Section 686.105 of SB 1076 (Section 686.104 in HB 1219) states that a franchisor may not deny the surviving spouse, heir, or estate of a deceased franchisee or the person controlling a majority interest in the franchise the opportunity to participate in the ownership of the franchise or franchise business under a valid franchise agreement for at least 180 days after the death of the franchisee or person controlling a majority interest in the franchise. Subsections (2) and (3) are normally found in franchise agreements but it provides that a franchisee may sell, transfer or assign a franchise, all or substantially all of the assets of the franchise business, or an interest in the franchise with the prior written consent of the franchisor which cannot be withheld unless the transferee does not meet certain qualifications which must be provided to franchisees. Certain notice provisions which might need to be included in Florida franchise agreements are enumerated in the proposed bill.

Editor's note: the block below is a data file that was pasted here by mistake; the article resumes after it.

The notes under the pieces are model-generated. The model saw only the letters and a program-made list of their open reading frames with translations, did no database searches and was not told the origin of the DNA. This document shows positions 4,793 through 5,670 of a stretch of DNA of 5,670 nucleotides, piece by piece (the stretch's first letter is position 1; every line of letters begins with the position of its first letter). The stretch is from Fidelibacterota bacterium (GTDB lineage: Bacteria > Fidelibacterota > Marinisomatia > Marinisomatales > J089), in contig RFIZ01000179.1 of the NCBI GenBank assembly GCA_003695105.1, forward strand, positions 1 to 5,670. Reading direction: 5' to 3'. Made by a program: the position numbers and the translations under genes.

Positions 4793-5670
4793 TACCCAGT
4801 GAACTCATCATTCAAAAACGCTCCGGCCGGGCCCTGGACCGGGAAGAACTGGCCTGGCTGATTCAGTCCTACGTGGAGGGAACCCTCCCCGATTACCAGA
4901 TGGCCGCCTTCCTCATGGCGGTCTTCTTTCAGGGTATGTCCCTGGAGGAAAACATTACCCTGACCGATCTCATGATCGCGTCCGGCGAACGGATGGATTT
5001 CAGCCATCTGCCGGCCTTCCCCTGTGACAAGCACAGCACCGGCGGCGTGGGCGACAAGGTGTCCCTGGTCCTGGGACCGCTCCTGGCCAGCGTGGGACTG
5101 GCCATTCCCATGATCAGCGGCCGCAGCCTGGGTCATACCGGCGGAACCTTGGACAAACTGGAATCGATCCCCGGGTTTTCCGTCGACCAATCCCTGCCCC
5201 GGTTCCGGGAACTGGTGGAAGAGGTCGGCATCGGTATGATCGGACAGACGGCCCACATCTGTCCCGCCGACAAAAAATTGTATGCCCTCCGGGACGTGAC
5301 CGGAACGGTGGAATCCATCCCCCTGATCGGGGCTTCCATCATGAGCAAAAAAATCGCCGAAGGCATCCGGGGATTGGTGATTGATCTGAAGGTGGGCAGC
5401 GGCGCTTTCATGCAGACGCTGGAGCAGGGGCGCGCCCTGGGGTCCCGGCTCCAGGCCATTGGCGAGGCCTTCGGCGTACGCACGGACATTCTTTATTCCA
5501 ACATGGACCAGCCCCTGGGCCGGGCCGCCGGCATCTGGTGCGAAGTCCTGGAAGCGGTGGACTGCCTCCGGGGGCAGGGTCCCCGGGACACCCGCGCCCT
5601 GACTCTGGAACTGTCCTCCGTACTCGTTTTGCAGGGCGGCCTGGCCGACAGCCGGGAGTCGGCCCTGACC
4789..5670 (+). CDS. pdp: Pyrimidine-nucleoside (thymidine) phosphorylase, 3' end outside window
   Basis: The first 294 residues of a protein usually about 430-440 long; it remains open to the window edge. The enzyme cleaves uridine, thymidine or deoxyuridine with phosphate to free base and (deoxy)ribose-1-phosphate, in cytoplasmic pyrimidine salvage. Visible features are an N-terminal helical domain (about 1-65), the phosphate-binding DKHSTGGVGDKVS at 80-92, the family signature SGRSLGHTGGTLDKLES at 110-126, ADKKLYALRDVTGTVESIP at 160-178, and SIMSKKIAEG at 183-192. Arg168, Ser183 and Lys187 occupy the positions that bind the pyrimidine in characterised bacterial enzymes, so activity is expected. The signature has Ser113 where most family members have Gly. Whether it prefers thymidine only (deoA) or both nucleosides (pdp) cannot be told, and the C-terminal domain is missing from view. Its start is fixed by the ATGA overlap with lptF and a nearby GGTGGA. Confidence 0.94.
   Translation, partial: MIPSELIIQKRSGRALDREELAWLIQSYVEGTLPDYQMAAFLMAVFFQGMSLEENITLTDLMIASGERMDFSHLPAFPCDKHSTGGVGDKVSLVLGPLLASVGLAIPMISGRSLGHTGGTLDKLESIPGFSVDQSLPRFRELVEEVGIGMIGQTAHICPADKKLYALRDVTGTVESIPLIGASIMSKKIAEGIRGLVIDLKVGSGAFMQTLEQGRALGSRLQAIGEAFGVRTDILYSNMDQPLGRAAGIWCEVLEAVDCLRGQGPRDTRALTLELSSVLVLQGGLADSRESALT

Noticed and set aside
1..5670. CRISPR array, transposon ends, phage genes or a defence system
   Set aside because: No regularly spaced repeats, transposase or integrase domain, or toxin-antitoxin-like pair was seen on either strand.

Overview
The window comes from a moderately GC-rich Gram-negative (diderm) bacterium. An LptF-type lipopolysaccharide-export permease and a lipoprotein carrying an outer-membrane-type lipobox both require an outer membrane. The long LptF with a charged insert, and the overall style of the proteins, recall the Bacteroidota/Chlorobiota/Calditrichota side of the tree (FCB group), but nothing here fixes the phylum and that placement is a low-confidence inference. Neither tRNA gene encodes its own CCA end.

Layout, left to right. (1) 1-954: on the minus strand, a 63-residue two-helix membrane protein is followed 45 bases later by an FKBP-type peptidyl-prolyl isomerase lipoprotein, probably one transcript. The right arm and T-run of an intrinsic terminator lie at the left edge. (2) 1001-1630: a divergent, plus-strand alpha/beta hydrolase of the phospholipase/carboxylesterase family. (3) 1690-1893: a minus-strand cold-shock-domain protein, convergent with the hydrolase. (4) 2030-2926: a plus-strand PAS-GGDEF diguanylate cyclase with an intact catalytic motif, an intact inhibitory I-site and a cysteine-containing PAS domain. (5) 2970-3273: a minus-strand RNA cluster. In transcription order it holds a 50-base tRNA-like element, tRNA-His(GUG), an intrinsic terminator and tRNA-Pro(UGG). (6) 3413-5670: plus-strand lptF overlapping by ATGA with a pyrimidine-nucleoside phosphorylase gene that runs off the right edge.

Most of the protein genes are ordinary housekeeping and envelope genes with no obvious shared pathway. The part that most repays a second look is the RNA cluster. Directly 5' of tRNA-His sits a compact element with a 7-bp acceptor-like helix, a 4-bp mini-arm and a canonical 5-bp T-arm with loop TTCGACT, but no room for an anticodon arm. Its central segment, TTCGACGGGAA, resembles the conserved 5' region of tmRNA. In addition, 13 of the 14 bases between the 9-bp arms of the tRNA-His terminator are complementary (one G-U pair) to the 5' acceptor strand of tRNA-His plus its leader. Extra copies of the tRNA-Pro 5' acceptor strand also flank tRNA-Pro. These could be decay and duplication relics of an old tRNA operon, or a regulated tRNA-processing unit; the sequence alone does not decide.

SB 1076 Section 686.106 (HB 1219 686.105) is created to read that the parties shall deal with each other in good faith and in a commercially reasonable manner, and the franchisor may not do the following: (a) terminate or fail to renew a franchise agreement in violation of the Act; (b) prevent a sale, transfer, or assignment of a franchise in violation of Section 686.104; (c) violate the Florida Deceptive and Unfair Trade Practices Act under part II of chapter 501 or s. 817.416 in connection with its business as a franchisor, an officer, an agent, or another representative thereof; (d) require a franchisee to assent to a release, assignment, novation, waiver, or estoppel that would relieve any person from liability imposed under Sections 686.101-686.109, including, but not limited to, through the use of a disclaimer or checklist designed to avoid a protection under Sections 686.101-686.109; (e) require a franchisee to assent to the use of a choice of law provision by selecting a different state’s law to govern the relationship of the parties.